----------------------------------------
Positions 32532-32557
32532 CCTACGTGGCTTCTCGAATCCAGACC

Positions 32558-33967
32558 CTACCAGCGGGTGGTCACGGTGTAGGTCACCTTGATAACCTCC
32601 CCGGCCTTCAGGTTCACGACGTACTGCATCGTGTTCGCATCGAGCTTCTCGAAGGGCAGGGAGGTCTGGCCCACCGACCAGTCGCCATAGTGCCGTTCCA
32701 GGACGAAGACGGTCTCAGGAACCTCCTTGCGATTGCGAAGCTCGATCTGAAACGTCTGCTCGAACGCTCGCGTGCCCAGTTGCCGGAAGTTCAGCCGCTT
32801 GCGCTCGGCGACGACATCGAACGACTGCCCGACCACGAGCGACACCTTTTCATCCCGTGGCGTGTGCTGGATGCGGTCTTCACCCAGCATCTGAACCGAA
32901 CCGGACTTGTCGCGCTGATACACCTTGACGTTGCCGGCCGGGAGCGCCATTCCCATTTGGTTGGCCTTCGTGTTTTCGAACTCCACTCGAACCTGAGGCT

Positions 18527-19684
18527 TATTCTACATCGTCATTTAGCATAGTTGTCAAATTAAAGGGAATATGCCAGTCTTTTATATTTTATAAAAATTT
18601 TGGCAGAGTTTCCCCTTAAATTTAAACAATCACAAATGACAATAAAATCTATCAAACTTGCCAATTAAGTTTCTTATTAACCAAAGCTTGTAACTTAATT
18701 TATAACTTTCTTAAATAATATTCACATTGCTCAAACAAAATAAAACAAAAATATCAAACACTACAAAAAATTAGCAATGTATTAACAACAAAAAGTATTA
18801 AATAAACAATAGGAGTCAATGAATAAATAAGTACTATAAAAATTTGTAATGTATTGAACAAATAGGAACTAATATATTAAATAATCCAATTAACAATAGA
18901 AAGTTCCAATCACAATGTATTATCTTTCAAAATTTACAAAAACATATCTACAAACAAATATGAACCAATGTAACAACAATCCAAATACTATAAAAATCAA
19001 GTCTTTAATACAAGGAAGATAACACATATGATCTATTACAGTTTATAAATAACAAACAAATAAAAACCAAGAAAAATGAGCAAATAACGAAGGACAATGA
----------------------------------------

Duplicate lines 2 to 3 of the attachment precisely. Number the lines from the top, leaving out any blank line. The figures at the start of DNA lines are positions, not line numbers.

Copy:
32532 CCTACGTGGCTTCTCGAATCCAGACC

Positions 32558-33967